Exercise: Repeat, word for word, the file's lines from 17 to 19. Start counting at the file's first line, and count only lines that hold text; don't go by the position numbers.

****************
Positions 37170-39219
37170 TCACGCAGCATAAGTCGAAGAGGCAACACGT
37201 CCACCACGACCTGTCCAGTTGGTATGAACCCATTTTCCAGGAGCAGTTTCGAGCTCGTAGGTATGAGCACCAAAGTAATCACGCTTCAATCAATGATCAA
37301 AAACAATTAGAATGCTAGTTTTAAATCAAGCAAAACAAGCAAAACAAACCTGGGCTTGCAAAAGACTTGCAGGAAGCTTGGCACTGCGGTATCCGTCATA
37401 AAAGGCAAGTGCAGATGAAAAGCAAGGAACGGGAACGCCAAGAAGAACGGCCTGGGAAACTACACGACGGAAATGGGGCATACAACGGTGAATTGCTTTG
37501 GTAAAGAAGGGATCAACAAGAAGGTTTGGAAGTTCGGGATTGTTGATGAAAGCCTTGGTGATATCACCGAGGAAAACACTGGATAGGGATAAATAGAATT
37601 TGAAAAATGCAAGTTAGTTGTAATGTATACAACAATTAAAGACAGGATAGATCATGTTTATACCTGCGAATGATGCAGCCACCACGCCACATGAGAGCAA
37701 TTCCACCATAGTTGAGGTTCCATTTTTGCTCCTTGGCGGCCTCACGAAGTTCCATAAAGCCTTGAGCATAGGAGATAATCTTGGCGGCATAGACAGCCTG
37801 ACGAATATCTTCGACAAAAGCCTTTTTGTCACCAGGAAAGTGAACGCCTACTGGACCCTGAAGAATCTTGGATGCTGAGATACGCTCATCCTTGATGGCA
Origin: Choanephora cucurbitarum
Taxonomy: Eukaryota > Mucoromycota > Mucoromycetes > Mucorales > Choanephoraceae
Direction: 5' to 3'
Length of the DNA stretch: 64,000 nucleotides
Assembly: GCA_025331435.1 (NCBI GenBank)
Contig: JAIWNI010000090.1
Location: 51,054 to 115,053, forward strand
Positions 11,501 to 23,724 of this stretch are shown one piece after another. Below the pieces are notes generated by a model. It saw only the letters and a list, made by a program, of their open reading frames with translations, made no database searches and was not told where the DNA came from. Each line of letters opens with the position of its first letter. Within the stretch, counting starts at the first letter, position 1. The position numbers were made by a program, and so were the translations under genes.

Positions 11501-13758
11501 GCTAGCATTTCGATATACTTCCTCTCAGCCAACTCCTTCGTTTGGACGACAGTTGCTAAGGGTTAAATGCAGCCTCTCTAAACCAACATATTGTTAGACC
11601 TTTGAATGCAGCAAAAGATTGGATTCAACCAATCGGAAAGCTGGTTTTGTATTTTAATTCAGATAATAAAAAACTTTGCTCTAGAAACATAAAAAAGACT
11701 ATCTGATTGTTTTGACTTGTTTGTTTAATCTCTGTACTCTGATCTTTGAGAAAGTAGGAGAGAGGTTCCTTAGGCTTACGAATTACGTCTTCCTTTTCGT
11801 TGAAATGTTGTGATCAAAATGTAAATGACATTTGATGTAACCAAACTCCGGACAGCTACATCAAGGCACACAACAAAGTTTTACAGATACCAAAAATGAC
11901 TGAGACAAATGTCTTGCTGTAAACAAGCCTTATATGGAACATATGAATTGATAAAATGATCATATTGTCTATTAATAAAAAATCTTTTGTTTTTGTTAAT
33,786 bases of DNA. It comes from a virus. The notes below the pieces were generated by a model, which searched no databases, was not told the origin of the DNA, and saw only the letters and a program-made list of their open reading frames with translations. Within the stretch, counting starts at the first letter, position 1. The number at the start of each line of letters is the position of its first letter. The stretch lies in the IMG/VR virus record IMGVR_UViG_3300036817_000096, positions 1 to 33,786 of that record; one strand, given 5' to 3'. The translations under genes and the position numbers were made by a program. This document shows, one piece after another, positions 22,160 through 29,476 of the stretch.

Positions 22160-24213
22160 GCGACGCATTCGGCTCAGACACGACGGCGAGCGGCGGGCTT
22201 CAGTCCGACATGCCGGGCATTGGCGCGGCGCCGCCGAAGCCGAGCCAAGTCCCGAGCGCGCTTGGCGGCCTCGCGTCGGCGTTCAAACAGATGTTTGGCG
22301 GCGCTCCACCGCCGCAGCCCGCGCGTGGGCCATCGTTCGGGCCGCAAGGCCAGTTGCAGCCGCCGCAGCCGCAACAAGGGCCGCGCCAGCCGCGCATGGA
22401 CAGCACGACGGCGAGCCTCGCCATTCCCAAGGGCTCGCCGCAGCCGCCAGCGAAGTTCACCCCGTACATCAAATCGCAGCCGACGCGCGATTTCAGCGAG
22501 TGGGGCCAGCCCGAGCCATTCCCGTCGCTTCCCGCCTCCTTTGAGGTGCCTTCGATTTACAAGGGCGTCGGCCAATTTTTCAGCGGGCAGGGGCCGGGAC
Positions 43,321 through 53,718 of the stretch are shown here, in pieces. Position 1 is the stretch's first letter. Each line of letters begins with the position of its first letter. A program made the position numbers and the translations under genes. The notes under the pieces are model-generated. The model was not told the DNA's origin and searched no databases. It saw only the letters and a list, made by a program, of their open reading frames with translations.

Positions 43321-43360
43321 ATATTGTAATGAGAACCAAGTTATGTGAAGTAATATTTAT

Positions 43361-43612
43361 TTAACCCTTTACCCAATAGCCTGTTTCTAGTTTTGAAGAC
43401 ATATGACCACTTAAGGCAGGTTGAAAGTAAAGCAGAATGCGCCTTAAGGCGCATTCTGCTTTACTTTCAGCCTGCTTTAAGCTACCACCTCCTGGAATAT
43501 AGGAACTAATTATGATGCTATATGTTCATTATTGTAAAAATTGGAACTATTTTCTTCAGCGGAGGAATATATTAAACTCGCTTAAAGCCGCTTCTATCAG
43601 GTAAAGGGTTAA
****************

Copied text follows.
Positions 11,501 to 23,724 of this stretch are shown one piece after another. Below the pieces are notes generated by a model. It saw only the letters and a list, made by a program, of their open reading frames with translations, made no database searches and was not told where the DNA came from. Each line of letters opens with the position of its first letter. Within the stretch, counting starts at the first letter, position 1. The position numbers were made by a program, and so were the translations under genes.

Positions 11501-13758
11501 GCTAGCATTTCGATATACTTCCTCTCAGCCAACTCCTTCGTTTGGACGACAGTTGCTAAGGGTTAAATGCAGCCTCTCTAAACCAACATATTGTTAGACC